Pokemon hiding at Davis Wade Stadium will have to stay there, according to Mississippi State University officials.
Local universities are having to adapt as Pokemon Go continues to grow among student populations.
At MSU, that means reminding students to adhere to the university’s procedures and staying out of areas that are normally off-limits.
“We’re obviously aware of the phenomenon” said MSU Chief Communications Officer Sid Salter. “We want our students and others who are engaged in the activity to have fun and pursue that. There are any number of spots on campus where Pokemon can be captured. We just ask that people who engage in that activity do so safely and do so in a manner that’s respectful to others.
“I don’t anticipate that we will change any of our operating procedures in a nod to that activity,” he added.
That includes, Salter said, opening Davis Wade Stadium for student access to look for Pokemon.
Since early July, when the popular mobile game released in the United States to immediate, wide-reaching success, several schools such as the University of Nebraska, Notre Dame and Texas A&M have organized events to open their stadiums and let students in to look for Pokemon.
However, Salter said MSU has not considered any activities based around Pokemon Go, and will not open Davis Wade Stadium.
“We don’t have any plans to have the stadium utilized for that activity,” Salter said. “After the events of the last six months, we are working very diligently to reinforce the message that when the stadium is not open for official business, it is closed.”
A Mississippi State student died in early May after falling from the stadium’s south end zone video board. The student, 21-year-old Andrew Scott Demboski of Ocean Springs, entered the stadium while it was closed and accessed the video board through a maintenance access point.
MSU has since taken steps to reinforce security at the stadium while it’s closed.
Pokemon Go, a mobile game for Android and iOS phones developed by Niantec, Inc. that uses Nintendo’s popular Pokemon franchise, encourages players to explore the areas around them in search of Pokemon. The game uses GPS data to populate the world with the fictional creatures, and places Pokemon gyms and Pokestops in real-world locations such as parks, churches, airports, museums, businesses and other places that tend to draw visitors.
Both MSU and the Mississippi University for Women are home to a number of such locations, and are working to come to grips with the challenges and opportunities they present.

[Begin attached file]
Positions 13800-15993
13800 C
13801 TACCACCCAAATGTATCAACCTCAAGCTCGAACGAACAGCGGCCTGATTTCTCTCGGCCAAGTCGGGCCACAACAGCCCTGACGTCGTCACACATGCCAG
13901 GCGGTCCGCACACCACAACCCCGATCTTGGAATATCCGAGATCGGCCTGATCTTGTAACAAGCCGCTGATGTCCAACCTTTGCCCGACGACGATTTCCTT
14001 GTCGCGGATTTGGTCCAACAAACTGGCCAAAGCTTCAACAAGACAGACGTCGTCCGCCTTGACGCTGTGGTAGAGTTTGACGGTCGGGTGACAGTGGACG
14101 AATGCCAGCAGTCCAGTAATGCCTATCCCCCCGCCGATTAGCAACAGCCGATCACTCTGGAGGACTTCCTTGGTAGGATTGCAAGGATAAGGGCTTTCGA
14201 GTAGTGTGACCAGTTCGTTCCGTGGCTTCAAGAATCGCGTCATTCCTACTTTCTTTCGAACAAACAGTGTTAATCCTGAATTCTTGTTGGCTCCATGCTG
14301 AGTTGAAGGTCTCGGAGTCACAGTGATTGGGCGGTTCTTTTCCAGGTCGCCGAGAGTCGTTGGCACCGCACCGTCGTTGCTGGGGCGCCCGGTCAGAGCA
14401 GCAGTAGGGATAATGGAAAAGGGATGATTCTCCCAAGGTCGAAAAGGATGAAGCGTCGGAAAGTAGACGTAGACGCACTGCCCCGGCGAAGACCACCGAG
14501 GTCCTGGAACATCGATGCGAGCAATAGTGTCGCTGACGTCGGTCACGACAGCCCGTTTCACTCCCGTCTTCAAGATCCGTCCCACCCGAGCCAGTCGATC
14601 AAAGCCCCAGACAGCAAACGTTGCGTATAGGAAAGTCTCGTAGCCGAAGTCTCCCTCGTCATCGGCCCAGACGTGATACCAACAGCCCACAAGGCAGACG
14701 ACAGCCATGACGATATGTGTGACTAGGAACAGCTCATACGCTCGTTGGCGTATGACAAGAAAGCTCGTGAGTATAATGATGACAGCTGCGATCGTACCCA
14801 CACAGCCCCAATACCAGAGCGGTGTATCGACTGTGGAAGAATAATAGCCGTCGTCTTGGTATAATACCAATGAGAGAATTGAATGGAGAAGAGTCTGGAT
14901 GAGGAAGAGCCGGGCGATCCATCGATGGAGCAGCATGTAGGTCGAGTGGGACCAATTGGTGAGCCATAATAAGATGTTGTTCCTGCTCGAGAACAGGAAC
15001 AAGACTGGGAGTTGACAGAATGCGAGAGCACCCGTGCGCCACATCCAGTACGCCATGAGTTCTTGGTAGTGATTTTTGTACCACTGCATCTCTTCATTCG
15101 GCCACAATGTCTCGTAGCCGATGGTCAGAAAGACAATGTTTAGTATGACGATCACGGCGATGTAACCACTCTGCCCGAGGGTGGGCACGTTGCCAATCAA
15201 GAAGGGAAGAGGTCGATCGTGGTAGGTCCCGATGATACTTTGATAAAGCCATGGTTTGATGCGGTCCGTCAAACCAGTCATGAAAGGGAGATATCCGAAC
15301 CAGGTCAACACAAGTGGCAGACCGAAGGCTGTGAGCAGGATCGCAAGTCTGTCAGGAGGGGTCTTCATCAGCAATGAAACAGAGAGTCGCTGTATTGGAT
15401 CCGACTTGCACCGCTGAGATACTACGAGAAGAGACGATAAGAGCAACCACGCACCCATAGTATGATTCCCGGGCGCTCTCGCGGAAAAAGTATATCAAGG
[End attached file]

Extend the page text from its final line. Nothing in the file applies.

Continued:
Salter said MSU is continuing to review which sites on campus the game has designated as gyms or pokestops. However, he said MSU isn’t ready to offer a comprehensive list or assessment.
“We’re learning more about how the game developers have incorporated sites at the university into the game,” he said. “We’re learning about that daily and reviewing it.”
MSU Dean of Students Thomas Bourgeois said his office has not received any reports of problems associated with Pokemon Go.
At MUW, Dean of Students Sirena Cantrell said she wasn’t aware of any safety issues or concerns that have arisen since the game released.
“We do have a smaller summer school population,” she said. “There are not a lot of students who live on campus. I would assume we would see more playing when school comes back.”
Cantrell said there aren’t any areas of immediate concern for students to avoid, but she did encourage them to be mindful of summer classes if the game leads them indoor in search of Pokemon.
Still, Cantrell said there’s a chance for the university to use Pokemon Go positively, since the game has dotted MUW’s campus with locations to attract players.
“I think that’s really cool,” she said. “That’s might be something we could use to our advantage to get people to visit or even to get students out and about–especially new students. They can get nervous away from home, and it might be away to draw them out of their residence halls.”
Bourgeois said he felt anything that motivates students to go out and be social on campus is a good thing. However, he noted that it’s important for students to remember to interact with each other without the game to motivate them.
“I think any time students get out on campus and explore and interact with each other, that can have positive benefits,” he said. “However, from time to time I also ask that students look up from their phone screen and look each other in the eyes.”
Alex Holloway was formerly a reporter with The Dispatch.
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